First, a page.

I have the opposite problem to this question. Often when I talk to someone from a 'hard' scientific field I am 'taught' how statistics work or how programming works. It is a bit like being mansplained but by a hard scientist (hardsplaining, would that be a word?). Once someone was surprised that I know what the Runge-Kutta method is, and I have lost the count of how many times I have been lectured about stuff like the normal distribution and inferential statistics.
Now, I work with quantitative social science, using statistical methods that many would consider quite advanced (e.g. exponential random graph models for social networks, panel econometrics, simultaneous equations) and had the necessary mathematical training for that.
I am also very familiar with several programming languages. I usually write a lot of code in R or Python, besides being proficient in statistical scripting languages like Stata. I also know a good deal of NetLogo and Java, which I used when I did agent-based modelling. I would write my stuff in Sweave and LaTex if most journals didn't ask for a word document.
My understanding is that precisely because of the observational nature of most social science data, those of us who are into quantitative methods are forced to learn very advanced techniques to deal with issues such as selection bias and unobserved heterogeneity. Furthermore, the intrinsic 'messiness' of social data means that we have to be quite good at data management, usually learning a programming language or two in order to clean our datasets. Moreover, the emergent nature of social phenomena has motivated many of us to use multi-agent simulations in our work, demanding us to learn how to program.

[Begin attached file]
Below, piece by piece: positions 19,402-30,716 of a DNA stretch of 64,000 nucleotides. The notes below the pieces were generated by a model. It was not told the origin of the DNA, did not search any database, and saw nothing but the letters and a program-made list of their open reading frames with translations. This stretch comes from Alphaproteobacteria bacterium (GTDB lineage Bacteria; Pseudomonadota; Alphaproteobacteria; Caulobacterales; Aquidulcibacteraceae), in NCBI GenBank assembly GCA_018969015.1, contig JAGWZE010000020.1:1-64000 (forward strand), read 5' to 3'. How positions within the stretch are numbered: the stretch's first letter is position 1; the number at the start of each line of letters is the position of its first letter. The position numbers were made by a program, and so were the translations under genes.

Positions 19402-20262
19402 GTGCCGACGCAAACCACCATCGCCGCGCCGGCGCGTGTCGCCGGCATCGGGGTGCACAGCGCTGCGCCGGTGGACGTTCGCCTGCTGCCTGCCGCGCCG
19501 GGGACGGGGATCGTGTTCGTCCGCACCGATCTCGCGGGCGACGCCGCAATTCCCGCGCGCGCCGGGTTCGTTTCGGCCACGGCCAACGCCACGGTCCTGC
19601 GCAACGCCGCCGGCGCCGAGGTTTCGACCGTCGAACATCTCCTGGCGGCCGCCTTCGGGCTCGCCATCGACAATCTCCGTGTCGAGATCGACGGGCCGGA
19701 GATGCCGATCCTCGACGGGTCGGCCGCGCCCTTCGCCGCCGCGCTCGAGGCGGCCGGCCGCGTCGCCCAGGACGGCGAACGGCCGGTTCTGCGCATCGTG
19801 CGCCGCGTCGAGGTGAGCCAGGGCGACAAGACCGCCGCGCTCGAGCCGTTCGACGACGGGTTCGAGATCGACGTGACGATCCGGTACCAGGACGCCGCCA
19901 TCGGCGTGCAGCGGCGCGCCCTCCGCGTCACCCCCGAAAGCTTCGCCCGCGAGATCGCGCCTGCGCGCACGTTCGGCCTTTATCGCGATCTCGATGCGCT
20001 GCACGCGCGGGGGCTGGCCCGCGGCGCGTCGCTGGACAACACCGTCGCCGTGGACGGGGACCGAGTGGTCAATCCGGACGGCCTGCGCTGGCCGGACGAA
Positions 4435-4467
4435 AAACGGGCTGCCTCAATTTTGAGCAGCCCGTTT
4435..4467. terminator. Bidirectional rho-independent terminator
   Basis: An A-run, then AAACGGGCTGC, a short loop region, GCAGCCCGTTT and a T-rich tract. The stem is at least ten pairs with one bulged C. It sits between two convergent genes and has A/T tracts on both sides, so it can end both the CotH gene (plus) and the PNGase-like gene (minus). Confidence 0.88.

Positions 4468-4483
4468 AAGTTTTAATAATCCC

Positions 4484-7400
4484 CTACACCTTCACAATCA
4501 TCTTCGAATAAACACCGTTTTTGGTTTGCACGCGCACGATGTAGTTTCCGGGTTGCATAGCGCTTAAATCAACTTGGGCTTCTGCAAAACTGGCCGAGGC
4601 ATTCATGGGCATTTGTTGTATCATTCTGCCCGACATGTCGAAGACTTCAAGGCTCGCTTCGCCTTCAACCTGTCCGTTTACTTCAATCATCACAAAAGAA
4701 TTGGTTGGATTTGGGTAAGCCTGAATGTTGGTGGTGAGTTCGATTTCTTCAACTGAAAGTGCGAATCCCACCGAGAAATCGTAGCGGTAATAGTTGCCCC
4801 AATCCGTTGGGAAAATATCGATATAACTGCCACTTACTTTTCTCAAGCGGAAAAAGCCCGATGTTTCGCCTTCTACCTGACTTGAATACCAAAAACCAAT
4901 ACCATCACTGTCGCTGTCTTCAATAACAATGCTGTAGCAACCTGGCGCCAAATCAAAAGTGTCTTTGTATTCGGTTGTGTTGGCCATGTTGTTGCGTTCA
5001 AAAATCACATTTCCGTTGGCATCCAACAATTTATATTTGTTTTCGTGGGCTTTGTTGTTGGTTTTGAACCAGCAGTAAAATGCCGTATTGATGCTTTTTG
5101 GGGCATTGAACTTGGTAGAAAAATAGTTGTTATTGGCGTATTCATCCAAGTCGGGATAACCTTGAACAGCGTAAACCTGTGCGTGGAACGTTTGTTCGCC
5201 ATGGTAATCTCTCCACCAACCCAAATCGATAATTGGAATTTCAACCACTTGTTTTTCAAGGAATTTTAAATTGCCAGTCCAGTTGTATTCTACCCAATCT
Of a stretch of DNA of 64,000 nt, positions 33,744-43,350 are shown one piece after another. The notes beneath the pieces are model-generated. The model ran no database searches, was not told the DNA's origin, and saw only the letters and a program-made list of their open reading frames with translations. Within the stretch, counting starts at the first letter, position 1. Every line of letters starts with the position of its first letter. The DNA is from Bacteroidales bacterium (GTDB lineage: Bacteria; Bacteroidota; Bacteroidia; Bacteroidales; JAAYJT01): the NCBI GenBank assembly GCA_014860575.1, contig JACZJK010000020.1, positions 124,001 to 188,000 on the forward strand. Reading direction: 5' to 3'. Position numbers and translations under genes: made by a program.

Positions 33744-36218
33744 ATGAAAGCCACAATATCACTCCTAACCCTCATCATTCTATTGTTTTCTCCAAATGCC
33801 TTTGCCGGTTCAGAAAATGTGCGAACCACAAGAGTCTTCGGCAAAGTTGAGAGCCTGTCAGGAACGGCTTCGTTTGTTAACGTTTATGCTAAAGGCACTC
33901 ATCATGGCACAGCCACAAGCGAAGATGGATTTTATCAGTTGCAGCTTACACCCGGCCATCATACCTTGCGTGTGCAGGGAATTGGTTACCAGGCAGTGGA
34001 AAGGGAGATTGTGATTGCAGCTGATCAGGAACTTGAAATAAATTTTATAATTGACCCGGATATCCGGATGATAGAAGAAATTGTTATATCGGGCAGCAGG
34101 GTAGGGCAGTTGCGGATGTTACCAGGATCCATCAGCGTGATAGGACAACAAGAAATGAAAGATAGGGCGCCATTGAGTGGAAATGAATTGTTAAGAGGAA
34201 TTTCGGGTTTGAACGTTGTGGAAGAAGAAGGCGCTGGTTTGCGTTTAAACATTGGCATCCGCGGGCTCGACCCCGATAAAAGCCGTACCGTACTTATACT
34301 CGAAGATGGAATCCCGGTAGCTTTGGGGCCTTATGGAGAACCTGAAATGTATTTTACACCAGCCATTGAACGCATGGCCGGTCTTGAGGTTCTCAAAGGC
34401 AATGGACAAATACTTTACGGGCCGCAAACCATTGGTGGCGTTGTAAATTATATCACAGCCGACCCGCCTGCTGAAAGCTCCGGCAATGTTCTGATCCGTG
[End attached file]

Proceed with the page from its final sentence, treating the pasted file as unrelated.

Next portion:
Yet, I get patronised by the person whose randomised experiment allow them to get away with a t-test. How to react when that happens without sounding too defensive?
I know that generations of armchair sociologists theorising about the social construction of this and that probably created this stereotype of the mathematically inept computationally illiterate social scientist, but I believe that this image doesn't reflect a great share of those in my field.
EDIT 1: Given the close vote, I'm adding this clarification to what I'm asking. I want to know of strategies, possibly by others in a similar situation, to assert their research credentials or skills in a friendly manner in a social situation where the phenomenon described happens. The type of prejudice that I describe sometimes leads my opinion or ideas to be disregarded because of judgements made based on an incomplete image of my field of study. I believe that there are others there in a similar situation (Economists, for example), who may have strategies to cope with it. There must be a nice way to convey one's competence past the initial impression caused by the stereotype.